A new New York Times/CBS News poll asked respondents whether “all employers” should have to cover birth control, and whether they should be permitted to opt out for “moral or religious objections.” Fifty-one percent of respondents said that there should be an opt-out for objecting employers, while only 40% did not. If the employer has a “religious affiliation,” those number supporting an “opt-out” jumps to 57%.
The framing of the question is new.
A February poll by the NYT/CBS asked the question this way: “Do you support or oppose a recent federal requirement that private health insurance plans cover the full cost of birth control for their female patients?” (emphasis added). Sixty-six percent said they supported the requirement, with 26% opposed.
The follow-up question was: “And what about for religiously affiliated employers, such as a hospital or university – do you support or oppose a recent federal requirement that their health insurance plans cover the full cost of birth control for their female employees?” There, 61% said they supported the requirement, with 31% opposed.
The Bishops’ original objection to the requirement was that religious institutions should not have to comply with it — in other words, that they should not be forced to provide insurance to their employees that covers contraception free of co-pays. Only after President Obama made the accommodation on February 10 that placed the onus of coverage on insurance carriers rather employers did this question of whether an employer could have a “religious or moral” opt-out even come to the fore. As part of their shifting arguments, the Bishops raised the “Taco Bell” opt-out. Through this, the Bishops began arguing that any employer (i.e., a Taco Bell franchise) should be permitted to raise a religious objection and opt out of the requirement. Senate Republicans attempted to codify that (and more) in the Blunt Amendment, which failed earlier this month by three votes.
It appears from the new NYT/CBS poll, though, that if the question is framed about employers’ “moral or religious objections,” the Bishops’ strategy might have been persuasive. But if the question is asked about insurance carriers, rather than employers, the response is different.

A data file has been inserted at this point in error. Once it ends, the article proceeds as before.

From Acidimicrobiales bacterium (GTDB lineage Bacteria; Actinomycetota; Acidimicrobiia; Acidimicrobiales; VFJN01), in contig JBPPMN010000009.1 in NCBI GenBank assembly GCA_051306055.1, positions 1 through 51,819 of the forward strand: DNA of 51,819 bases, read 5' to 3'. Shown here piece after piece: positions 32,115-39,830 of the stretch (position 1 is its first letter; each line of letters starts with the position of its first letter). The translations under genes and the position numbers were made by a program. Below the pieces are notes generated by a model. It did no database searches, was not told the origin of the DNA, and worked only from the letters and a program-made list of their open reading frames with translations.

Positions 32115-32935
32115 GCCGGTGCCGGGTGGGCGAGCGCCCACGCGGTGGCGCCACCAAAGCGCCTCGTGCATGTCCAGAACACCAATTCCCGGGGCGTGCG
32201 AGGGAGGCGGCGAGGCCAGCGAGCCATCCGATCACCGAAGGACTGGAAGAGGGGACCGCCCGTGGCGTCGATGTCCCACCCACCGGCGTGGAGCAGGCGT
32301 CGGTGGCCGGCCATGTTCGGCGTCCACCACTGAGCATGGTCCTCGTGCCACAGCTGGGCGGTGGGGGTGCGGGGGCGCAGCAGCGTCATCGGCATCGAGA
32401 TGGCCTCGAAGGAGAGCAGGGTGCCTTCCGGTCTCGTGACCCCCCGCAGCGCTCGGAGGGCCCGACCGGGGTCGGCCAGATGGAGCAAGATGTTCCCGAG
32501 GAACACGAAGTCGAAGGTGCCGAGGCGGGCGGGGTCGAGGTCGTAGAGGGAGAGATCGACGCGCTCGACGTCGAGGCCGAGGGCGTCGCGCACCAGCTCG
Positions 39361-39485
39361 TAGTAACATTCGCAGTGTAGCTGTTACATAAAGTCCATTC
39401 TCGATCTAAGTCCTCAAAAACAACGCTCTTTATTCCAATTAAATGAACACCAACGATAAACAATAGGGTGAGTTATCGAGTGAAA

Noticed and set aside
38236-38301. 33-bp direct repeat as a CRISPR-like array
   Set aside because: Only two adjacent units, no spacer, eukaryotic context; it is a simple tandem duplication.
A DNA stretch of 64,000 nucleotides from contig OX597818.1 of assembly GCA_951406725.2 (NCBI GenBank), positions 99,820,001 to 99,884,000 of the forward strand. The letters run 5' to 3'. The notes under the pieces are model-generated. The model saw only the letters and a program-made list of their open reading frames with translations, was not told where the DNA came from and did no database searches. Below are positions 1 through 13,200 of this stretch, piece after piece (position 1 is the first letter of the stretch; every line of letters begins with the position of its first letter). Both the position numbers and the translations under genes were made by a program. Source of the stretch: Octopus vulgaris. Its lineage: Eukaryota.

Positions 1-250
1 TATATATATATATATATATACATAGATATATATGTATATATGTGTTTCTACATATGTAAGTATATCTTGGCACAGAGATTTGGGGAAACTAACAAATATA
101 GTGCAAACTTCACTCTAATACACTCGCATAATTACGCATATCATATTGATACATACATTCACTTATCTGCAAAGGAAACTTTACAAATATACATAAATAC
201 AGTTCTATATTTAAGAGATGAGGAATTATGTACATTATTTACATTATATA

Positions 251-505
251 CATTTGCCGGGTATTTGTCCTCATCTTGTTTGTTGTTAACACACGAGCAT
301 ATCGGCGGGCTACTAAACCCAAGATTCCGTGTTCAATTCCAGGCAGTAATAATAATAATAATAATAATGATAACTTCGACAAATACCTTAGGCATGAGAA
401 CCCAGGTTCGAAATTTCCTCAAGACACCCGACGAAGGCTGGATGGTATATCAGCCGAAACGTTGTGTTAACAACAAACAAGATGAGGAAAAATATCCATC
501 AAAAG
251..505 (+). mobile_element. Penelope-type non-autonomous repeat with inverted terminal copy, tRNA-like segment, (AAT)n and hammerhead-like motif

CBS explained the difference between the polls this way:
In a CBS News/New York Times survey conducted last month, 61 percent of Americans said they supported federally-mandated contraception coverage for religiously-affiliated employers, while 31 percent said they opposed such coverage. In that poll, respondents were not questioned about whether or not employers should be able to opt out based on moral or religious objections.
But an exemption was essentially what the question about religiously affiliated employers was: do you support or oppose requiring religiously-affilated employers to comply with the same rule as non-religious employers. There must be something appealing about the “opt-out” language, even for employers whose institutions aren’t explicitly religious (i.e., the Taco Bell franchisees).
Still, though, I’d want to see more data before concluding that a majority of Americans support the failed Blunt Amendment or its House counterpart, the Fortenberry bill, which the U.S. Conference of Catholic Bishops supports. If its overbreadth was explained to respondents—such as how it would permit any employer to raise religious or moral objections to any sort of coverage (think drug treatment or HIV drugs)—perhaps respondents would see things differently.
The March poll also asked whether the issue is more about “religious freedoms” or “women’s health and rights.” Thirty seven percent said “religious freedoms,” while 51%, a majority, said “women’s health and rights.” That’s a bright spot suggesting that perhaps describing the issue as an “opt-out” for “moral or religious objections” is one that presents the Bishops’ position as innocuous, without describing its impact on women’s access to the coverage, or on the First Amendment issues implicated here.
Meanwhile, the U.S. Conference of Catholic Bishops is meeting this week in Washington to map its next steps. Bishop William Lori, chair of its Ad Hoc Committee on Religious Freedom, told the Religion News Service that they hope to “restart” talks with the Obama administration:
Lori said the bishops “do not have a monopoly on the church” but are nonetheless “responsible for a large part of how this works and for the Catholicity of all the institutions. So there ought to be an attempt to have an inclusive conversation with the Catholic Church, and not a segmented one. And I think that is in part why we are in a fairly unhappy spot right now.”
Lori and some 40 other leading bishops will meet in Washington on Tuesday and Wednesday for discussions expected to focus on relations with the White House and, in particular, the contraception mandate.
Lori said that the bishops “are not looking for a fight with the administration.” The bishops, he said, “are painfully aware that it is awfully difficult, in an election year and in the culture we have now, to have that conversation” about birth control.
Not looking for a fight? Is that why USCCB president Cardinal Timothy Dolan’s recent letter to his fellow Bishops said “religious freedom is under attack, and we will not cease our struggle to protect it?” Why he pledged “we will ardently continue to seek a rescinding of the suffocating mandates that require us to violate our moral convictions?” Why he complained that “Some, like America magazine, want us to cave-in and stop fighting?”